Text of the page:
There are good reasons for optimism; valuations have moved into cheap territory for many markets as prices have fallen; earnings forecasts have already been downgraded significantly; 2023 should see an improving environment for liquidity, as the Fed and other central banks turn more dovish and growth recovers; equities have suffered a very large drawdown and both sentiment and positioning remain on the pessimistic side. In addition, the experience of the early 1970s, which was arguably a very similar period to today, suggest that equities tend to start their recovery earlier in a period of high inflation. For example, in 1974, equities bottomed at the same time as both interest rates and earnings peaked and recession hit. This is largely because earnings are nominal and driven by both price and volume, so if companies can pass on higher input costs, then revenues hold up well. Hence, markets are more sensitive to interest rates and financing costs than earnings in a high inflation world.
We continue to look for selective opportunities to add to equity weightings. In addition to our core themes, which remain attractive on a long-term view and look considerably cheaper from a valuation perspective, we also favour a number of other sectors and regions. Commodities, including energy, are likely in a secular bull market and related stocks should perform strongly. Cyclical stocks, such as industrials, and mid/small cap equities also tend to perform strongly once rates have peaked and investors start to look forward to an improving growth outlook. US large cap growth stocks have fallen materially over the past year, but they remain expensive and the sector faces a number of headwinds, including higher wage and commodity costs, weaker demand from China, disrupted supply chains and increasing regulation and taxation. Hence, we will look to selectively add to the sector, but price and quality are key.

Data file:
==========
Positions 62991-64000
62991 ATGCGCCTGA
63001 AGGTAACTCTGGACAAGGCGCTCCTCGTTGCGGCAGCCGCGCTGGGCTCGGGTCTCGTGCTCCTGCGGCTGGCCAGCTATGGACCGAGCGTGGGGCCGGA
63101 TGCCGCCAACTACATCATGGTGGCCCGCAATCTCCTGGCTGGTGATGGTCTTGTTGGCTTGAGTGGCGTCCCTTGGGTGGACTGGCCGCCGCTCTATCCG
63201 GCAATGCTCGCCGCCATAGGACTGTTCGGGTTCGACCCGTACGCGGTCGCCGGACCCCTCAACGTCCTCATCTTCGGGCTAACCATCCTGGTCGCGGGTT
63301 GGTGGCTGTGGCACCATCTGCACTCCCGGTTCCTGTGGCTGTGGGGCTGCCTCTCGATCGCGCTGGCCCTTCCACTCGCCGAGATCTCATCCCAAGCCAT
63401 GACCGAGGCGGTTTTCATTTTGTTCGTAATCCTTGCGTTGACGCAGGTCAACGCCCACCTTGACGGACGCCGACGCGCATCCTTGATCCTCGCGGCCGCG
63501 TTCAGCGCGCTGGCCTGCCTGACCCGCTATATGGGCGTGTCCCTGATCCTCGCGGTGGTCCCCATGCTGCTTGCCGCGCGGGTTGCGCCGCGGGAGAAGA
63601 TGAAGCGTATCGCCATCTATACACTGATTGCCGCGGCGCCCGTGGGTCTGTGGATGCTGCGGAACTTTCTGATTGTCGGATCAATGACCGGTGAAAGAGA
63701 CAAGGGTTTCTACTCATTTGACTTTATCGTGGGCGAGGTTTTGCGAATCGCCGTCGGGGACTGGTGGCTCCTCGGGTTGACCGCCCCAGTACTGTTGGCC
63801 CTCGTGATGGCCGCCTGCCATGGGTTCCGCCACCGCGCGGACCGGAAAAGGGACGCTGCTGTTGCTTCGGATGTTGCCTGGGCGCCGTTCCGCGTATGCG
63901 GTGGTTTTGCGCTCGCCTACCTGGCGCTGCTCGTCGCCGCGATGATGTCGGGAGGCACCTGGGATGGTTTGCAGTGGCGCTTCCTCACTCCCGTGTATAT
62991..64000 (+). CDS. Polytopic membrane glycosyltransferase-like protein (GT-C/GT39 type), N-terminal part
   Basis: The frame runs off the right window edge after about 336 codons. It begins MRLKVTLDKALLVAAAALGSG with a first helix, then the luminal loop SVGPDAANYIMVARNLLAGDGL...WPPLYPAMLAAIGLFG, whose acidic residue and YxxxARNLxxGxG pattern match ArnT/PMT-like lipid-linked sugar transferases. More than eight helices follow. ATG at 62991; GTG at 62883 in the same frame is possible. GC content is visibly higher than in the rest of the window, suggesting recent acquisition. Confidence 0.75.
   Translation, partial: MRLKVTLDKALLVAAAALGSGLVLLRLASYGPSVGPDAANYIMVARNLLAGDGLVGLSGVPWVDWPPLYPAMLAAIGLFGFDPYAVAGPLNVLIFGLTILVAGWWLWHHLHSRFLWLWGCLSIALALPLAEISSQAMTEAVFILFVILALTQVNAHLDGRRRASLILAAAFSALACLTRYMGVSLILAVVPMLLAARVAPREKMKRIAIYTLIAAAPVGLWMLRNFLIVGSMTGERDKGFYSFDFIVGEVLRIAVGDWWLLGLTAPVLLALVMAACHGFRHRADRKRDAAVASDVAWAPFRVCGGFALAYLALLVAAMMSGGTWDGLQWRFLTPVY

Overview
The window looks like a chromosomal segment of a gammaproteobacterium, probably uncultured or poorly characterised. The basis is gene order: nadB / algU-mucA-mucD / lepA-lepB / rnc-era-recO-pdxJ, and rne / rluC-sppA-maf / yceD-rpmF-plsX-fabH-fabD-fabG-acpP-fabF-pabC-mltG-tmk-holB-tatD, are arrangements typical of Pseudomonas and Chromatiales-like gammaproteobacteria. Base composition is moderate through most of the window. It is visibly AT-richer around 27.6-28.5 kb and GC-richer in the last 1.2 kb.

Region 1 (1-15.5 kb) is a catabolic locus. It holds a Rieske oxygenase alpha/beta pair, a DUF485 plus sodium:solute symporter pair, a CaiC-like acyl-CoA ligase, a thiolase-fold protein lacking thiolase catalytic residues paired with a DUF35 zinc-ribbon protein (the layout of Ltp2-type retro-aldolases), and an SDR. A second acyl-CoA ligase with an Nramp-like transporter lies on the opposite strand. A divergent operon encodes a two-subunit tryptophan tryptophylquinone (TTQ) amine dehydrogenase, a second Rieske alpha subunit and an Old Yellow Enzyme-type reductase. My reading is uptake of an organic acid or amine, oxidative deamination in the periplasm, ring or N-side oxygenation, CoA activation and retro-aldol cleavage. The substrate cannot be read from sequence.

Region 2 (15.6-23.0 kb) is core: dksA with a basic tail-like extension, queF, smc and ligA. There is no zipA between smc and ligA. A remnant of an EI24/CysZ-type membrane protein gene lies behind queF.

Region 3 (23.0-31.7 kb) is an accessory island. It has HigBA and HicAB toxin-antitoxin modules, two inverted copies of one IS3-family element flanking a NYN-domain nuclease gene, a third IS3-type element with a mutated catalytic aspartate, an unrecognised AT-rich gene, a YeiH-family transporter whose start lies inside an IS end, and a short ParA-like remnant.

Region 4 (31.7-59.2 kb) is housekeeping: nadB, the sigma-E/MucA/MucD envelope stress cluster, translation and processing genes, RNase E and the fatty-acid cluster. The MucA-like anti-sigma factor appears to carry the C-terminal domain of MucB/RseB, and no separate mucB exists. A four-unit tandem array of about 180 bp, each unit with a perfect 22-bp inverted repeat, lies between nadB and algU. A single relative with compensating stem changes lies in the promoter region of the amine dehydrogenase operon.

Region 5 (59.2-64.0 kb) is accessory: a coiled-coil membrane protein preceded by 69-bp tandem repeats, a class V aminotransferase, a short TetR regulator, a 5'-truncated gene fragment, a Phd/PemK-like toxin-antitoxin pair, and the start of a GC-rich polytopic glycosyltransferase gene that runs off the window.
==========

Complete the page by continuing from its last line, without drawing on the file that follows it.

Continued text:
There is also a strong argument in favour of reducing exposure to US equities in favour of international stocks on the following grounds; US equities are more expensive than many overseas markets; The Dollar will likely weaken in 2023 and the US market tends to underperform the global benchmark in such periods; China’s reopening and policy easing will be bullish for commodities and related markets. Hence, international (non-US) equities hold the potential to deliver better-than-average returns and it therefore makes sense to increase weightings. In particular, emerging markets are cheap in relative and absolute terms and should benefit from a stronger China, a less hawkish Fed, a weaker Dollar and the improving growth outlook for Asia.
The US Dollar bull market is coming to an end but any depreciation will be gradual
The 2-year US Dollar bull market appears to be coming to an end as investors start to discount the weaker growth outlook and a less aggressive Fed, although any depreciation will probably be gradual. Tighter Dollar liquidity, higher yields, a more aggressive Fed and the relative strength of the US economy have been the key factors behind the currency’s appreciation. The Dollar’s yield advantage versus other major currencies has likely peaked and is expected to narrow next year, perhaps materially if the Fed is forced to cut rates quicker than expected. A rebound in Chinese growth would also add to downward pressure on the Dollar as global capital flows would become less US-centric. Sterling has strengthened significantly over the past couple of months as the markets have welcomed the Sunak Government’s tougher fiscal stance and evolving economic strategy, although it remains undervalued on most measures. The Yen is also very cheap and has risen strongly over the past month or so as the Bank of Japan has intervened to support the currency and announced more flexibility around its upper limits for bond yields, thus reducing the yield disadvantage. The macro background for the Euro zone remains very challenging but the Euro should also strengthen versus the Dollar over the short to medium term.
Commodities, including gold, are in secular bull markets